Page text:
SCBWF 2015 : January 22 : Diceandra Scrub Sanctuary, Chain of Lakes Park, Fox Lake Park at Night

The Space Coast Birding and Wildlife Festival kicked off on Wednesday, January 21st, but I didn’t have my first event until Thursday morning. There was a morning excursion to the Diceandra Scrub Sanctuary in Titusville. The main goal of this particular trip was to see the endangered Diceandra Mint (sometimes called the Titusville Mint) which is endemic to the sanctuary. Much of the focus of the trip was on scrub ecology and how it related to the plant’s presence there.

A flock of birders descend on Titusville.

Now, don’t get me wrong. I appreciate ecology and biology in general. I’m an environmental geographer and conservationist, but I was there for the birds. Many were singing, and we got some decent views of the Florida Scrub Jays that live on the property. Unlike the jays at either Malabar Scrub Sanctuary or at the Cruickshank Sanctuary, these jays were wary and kept their distance.

Florida Scrub Jay on the lookout
This jay was acting as a sentinel as it’s family members foraged below. The jays insisted on being between us and the sun, making photography a challenge for me.

Our trip leader was very interested in the mushrooms and other fungi we saw, and stopped to explain the various types. I was surprised by how many wild mushrooms are edible, We didn’t come across any overtly poisonous ones, though.

Here’s the list of species identified on the property.

  • Eastern Towhee
  • Blue Jay
  • Red-shouldered Hawk
  • Carolina Wren {♫)
  • Northern Cardinal
  • Turkey Vulture
  • Eastern Phoebe
  • Fish Crow
  • Florida Scrub Jay
  • Gray Catbird
  • Palm Warbler
  • Red-bellied Woodpecker
  • Black Vulture
  • Common Grackle
  • White-eyed Vireo
  • American Robin
  • Common Ground Dove
  • Downy Woodpecker
  • Tufted Titmouse

After heading back to Festival HQ (at Eastern Florida State College – Titusville) for a quick lunch, I decided to take a walk to the park area behind campus. Chain of Lake Park consists of some artificial lakes (or large ponds, more accurately) with paths, boardwalks and footbridges around and through the park. On the adjacent fields between it and the EFSC campus were several dozen Killdeer and one medium flock of Ring-billed Gulls.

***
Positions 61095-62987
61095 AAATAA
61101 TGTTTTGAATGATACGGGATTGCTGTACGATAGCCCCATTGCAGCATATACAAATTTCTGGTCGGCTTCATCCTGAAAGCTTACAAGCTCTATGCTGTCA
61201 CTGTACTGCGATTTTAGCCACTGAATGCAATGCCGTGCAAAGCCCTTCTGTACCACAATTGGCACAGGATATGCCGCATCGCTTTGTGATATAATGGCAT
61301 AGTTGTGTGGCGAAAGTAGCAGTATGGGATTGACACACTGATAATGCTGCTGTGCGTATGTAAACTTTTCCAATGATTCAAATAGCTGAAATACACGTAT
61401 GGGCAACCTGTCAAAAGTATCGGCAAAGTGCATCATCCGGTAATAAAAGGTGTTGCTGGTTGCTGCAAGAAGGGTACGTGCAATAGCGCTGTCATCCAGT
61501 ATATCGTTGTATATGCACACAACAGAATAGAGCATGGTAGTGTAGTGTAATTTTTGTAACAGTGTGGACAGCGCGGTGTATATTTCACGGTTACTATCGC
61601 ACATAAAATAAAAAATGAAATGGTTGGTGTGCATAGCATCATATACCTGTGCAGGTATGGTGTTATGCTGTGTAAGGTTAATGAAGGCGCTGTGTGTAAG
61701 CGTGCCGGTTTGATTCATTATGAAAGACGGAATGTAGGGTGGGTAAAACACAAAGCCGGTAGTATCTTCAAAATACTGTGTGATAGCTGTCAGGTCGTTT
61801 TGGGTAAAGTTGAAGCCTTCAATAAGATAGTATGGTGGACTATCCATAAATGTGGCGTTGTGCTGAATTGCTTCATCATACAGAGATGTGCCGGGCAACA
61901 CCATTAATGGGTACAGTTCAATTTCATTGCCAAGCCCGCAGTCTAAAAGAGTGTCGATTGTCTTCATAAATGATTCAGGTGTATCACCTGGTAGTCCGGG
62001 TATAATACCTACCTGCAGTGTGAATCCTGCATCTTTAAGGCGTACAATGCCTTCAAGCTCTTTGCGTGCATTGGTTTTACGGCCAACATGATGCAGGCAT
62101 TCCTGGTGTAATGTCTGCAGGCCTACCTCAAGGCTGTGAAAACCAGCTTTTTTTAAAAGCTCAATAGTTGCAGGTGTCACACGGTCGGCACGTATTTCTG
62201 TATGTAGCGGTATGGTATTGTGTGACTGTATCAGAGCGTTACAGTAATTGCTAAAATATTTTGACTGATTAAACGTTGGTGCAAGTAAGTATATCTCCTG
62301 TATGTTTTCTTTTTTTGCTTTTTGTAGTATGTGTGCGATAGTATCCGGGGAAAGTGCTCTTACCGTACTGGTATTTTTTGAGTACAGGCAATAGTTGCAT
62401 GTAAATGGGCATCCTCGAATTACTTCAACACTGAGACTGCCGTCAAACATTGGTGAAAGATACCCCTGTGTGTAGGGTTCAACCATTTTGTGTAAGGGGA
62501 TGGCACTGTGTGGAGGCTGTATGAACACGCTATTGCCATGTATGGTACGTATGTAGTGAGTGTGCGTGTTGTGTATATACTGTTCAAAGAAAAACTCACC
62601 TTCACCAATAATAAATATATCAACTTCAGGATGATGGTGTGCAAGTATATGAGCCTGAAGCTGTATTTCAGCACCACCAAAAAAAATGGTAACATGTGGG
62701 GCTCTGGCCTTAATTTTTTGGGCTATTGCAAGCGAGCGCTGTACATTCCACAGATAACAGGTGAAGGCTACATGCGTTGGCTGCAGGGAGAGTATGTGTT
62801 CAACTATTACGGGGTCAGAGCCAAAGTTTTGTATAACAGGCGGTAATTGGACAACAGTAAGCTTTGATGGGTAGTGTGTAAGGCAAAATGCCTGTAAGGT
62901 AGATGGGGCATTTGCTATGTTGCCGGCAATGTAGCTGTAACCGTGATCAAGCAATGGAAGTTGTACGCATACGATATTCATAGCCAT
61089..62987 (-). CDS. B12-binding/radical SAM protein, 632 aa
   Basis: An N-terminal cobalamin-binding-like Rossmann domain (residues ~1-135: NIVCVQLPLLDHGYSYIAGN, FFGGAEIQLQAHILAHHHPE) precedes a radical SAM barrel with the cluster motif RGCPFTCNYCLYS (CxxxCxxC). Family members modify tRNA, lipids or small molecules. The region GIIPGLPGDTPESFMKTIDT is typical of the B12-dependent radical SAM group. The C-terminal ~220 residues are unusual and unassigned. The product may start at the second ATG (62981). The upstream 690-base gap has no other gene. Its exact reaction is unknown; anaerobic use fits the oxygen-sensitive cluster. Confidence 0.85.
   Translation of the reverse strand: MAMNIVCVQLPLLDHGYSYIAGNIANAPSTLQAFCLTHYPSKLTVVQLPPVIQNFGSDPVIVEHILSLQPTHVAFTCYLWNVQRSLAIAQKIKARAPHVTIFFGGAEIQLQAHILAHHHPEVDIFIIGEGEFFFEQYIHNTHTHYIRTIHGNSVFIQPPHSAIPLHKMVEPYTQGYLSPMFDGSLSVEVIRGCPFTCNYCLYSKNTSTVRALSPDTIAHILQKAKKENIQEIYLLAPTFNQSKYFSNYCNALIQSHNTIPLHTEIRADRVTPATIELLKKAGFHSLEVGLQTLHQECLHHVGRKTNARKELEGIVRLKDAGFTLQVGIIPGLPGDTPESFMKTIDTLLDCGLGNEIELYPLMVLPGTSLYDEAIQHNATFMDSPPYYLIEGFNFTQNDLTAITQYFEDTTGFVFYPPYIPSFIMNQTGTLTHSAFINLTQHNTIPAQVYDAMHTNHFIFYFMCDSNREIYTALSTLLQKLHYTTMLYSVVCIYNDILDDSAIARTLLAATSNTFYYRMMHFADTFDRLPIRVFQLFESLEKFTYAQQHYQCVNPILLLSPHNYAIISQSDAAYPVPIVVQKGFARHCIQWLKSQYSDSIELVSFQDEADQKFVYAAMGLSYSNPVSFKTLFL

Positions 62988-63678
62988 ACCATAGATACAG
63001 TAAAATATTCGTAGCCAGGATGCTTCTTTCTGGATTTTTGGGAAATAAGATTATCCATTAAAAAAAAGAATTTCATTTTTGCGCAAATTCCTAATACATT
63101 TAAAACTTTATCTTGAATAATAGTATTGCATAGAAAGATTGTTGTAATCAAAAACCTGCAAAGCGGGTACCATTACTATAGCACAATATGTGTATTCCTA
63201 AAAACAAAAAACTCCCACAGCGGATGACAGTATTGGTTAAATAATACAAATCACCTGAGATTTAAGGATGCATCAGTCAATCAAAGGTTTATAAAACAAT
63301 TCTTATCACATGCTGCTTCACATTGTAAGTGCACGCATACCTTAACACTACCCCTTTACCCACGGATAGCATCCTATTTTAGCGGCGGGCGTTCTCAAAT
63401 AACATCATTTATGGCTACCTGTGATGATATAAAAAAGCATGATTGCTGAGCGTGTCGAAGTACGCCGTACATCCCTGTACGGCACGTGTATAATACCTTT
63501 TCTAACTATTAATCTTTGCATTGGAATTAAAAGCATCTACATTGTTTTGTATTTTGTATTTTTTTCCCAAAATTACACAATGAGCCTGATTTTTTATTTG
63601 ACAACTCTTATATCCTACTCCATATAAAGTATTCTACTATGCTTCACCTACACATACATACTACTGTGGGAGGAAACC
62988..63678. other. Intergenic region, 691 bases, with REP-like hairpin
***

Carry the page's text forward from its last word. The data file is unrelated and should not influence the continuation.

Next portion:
The variety of bird life was an unexpected pleasure for a suburban-type park. The ponds I walked around had Blue-winged Teals, Mottled Ducks, and even a Lesser Scaup. I flushed at least 3 Wilson’s Snipes from one side of the first pond I walked along.

This Lesser Scaup kept looking over his shoulder at me. It’s not paranoia if a birder really is taking photos of you, is it?

There is even a pair of nesting Bald Eagles nearby. I could hear them making their squeaky and giggly calls from the EFSC campus. They appear to be building up their nest in anticipation of some eggs and chicks later in the spring.

Eagle in flight with a bundle of roots
At first I thought this Eagle was bringing food for its mate, but upon closer look, it appears to be a clump or roots or driftwood for nesting material.

The list of bird species at Chain of Lakes Park:

  • Killdeer
  • Cattle Egret
  • Ring-billed Gull
  • Loggerhead Shrike
  • Wilson’s Snipe
  • Savannah Sparrow
  • Lesser Scaup
  • Bald Eagle
  • Red-shouldered Hawk
  • Red-winged Blackbird
  • Mottled Duck
  • Anhinga
  • American White Pelican
  • Fish Crow
  • Palm Warbler
  • Great Egret
  • American Robin
  • Eurasian Collared Dove
  • Black-and-white Warbler

Finally, on Thursday, I participated in a nocturnal nature hike at Fox Lake Park. I had such a good time last year at the Owl Prowl at Sams House at Pine Island Sanctuary that I immediately signed up for this field trip when I registered for the festival in November.

For this trip we were seated in a flat bed trailer (like what you might ride on in a hay-ride, minus the hay) and driven to a few places to try and call some owls.

First, the trip leader used a recorded Barred Owl call to attract an owl to our vicinity. It worked! A Barred Owl flew in only a few meters over out heads. They don’t seem very bothered by spotlights, so the trip leaders spotlit the bird while many of the people took photographs with their smart phones. I wasn’t expecting that any photos would come out, so I left my camera in the car. I really regret that, but I got some amazing unaided eye and binocular views of the owl. After a few minutes, it called out and got a response from another owl (probably its mate) and got to hear some pretty wild barking and whooping calls.

After they moved off into the distance, we went to the next location to try and call some Eastern Screech Owls. We did not get any responses; however, one of the Barred Owls (perhaps the same one as earlier) followed and watched us for a while. We tried another location, but the Barred Owl continued to join us. Owls are known to be pretty vicious with other owl species, so it’s likely the presence of the Barred Owl kept any Screech Owls from calling out or getting close to us.

It was a beautiful night in any case, and we did some star gazing along the way. Part of the park had been burned as part of a management effort to control the scrub vegetation, so a few places were a bit smoky, but that small annoyance was well worth putting up with for a great night hike.

After that, my first day at the festival wrapped up and I headed home to rest for the next morning.